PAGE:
Adidas’ Terrex Agravic has the kind of upper reinforcements and tread pattern that might sway me away from LaSportiva.  It seemed to have a nice blend of low drop and enough, but not too much, stiffness.

Black Diamond’s Carbon Helio ski pole is molded all in one go; only the tip and strap are separate pieces.  It is very light, and exceptionally stiff, perhaps moreso than any other pole I’ve hefted.  One of those rare pieces of gear with serious and immediate wow factor, which it should given the 300 dollar price tag.

 

Little Bear approves of the new BD kids harness, helmet, and chalk bag.  The First Light hoody (in blue) is BD’s entry into the “active insulation” market, with a very light and airy nylon softshell face fabric which is similar but not the same as the Alpine Start windshirt.  The Alpine Start appears unchanged, save for new colors.

Altra’s FKT shoes, available for both men and women, promises to shake their reputation of combining a great fit and midsole with weak uppers and poor rubber.  The tread is aggressive, the rubber seems softer than their past stuff, and the upper has myriad TPU reinforcements.  At 17mm (or is it 19mm) tall the FKT is comparable to the older Superior.

Astral is expanding their footwear line to have a few more hiking-specific models, which look to have good tread patterns and decent uppers.  Astral has gotten mixed reviews when it comes to build quality, so I’m taking a wait and see approach with their new models.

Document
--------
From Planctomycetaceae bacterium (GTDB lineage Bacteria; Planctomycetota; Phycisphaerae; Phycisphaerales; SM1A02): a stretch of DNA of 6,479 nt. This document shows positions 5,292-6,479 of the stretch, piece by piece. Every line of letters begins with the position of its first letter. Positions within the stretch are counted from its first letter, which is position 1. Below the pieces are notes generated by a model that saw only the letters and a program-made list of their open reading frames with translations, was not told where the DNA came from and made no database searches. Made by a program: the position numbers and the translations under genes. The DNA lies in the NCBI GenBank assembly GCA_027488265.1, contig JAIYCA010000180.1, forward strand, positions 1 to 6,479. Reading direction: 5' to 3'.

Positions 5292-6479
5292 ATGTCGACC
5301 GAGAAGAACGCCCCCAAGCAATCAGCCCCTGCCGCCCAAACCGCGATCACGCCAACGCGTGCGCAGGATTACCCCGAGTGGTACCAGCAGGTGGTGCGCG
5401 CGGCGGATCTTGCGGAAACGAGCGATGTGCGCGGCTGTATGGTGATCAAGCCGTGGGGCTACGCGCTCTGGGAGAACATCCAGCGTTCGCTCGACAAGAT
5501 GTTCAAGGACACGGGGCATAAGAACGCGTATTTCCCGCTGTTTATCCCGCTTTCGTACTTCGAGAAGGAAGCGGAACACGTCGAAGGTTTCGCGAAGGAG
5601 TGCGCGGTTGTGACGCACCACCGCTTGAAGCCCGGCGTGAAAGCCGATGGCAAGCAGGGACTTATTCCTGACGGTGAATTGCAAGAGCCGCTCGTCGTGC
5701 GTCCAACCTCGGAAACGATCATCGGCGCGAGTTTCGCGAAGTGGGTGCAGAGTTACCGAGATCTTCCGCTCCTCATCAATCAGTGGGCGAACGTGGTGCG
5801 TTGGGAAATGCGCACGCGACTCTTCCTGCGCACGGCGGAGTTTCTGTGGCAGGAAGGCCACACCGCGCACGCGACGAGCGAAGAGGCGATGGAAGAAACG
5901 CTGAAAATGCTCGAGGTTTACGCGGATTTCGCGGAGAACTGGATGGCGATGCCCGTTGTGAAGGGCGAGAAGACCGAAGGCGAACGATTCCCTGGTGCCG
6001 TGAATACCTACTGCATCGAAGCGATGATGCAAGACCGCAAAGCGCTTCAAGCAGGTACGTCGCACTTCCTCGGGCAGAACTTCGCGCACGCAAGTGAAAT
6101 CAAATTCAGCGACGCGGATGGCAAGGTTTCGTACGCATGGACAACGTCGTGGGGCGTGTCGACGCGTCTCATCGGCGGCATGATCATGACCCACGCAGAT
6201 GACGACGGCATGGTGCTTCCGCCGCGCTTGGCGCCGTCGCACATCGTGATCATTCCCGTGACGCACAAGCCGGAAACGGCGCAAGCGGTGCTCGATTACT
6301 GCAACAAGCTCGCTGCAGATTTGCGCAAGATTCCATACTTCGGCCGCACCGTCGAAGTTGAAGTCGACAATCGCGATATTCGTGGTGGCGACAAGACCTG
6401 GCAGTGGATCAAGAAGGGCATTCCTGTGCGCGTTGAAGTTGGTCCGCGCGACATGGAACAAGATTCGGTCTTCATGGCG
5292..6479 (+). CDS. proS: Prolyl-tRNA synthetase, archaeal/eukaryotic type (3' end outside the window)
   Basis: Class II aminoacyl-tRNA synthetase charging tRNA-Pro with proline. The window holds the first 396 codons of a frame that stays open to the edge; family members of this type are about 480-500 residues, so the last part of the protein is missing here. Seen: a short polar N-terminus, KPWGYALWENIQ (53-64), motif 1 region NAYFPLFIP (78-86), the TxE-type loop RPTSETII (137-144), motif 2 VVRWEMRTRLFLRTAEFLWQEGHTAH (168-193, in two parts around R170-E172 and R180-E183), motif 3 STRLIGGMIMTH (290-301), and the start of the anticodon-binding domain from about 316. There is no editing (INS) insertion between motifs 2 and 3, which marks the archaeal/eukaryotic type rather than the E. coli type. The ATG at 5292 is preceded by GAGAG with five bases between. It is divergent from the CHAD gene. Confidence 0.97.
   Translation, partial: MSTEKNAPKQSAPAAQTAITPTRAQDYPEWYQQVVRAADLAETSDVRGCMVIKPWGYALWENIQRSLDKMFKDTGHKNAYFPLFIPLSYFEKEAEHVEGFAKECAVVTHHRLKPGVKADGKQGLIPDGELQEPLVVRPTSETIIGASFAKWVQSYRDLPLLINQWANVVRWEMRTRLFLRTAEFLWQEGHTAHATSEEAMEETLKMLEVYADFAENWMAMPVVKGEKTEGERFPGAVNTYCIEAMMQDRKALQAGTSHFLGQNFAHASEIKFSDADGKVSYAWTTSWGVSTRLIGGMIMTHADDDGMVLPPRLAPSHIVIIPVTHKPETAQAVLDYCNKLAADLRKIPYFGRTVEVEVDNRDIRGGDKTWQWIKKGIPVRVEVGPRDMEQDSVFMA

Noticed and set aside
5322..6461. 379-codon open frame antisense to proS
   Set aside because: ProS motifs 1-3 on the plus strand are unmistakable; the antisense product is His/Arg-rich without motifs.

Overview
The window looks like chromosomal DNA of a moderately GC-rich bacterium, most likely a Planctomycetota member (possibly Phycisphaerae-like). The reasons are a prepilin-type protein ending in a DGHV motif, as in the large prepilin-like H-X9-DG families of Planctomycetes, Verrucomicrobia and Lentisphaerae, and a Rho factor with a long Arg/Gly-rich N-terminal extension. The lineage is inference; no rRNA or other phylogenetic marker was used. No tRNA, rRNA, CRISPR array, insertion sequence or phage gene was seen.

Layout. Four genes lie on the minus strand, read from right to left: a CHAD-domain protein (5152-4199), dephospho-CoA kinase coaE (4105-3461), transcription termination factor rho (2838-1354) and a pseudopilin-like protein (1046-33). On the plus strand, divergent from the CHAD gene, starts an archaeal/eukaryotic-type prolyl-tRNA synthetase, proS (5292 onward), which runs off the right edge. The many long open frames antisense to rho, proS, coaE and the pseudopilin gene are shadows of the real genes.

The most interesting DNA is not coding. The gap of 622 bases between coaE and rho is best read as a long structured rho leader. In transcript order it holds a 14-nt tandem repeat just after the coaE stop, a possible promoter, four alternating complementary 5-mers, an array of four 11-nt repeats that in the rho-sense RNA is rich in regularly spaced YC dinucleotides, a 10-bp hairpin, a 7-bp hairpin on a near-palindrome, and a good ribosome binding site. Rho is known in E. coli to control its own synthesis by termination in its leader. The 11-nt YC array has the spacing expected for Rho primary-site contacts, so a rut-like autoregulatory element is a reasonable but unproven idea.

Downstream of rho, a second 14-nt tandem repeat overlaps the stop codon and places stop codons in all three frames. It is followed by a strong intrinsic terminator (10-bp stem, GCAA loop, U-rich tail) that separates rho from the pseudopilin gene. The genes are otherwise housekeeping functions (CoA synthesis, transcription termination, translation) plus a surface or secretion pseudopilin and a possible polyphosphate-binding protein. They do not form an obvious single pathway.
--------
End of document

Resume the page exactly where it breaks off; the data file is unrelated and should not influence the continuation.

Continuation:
The flagship of Sierra Designs new Skurka Series (no pressure) is the Flex Capacitor pack, which compresses neatly from a generous 60 to 40 liters using a top to bottom gusset and four compression straps.  Neatly done, but a lot of material and clutter needed to achieve it.  The real noteworthy thing is the overall effect of the wishbone frame (made from alu tent tubing), aggressive lumbar bad, and torso pads.  It certainly seems like SD has managed to build a traditional lumbar pad design with a belt-frame connection robust enough for 50+ pound loads, in a sub 3 pound package, and good torso mobility.  At around $200 pricing will be very attractive.  If you don’t want to spend $350 on a Seek Outside Divide, or strongly prefer to lumbar pad with emphatic pressure, this will be a good option.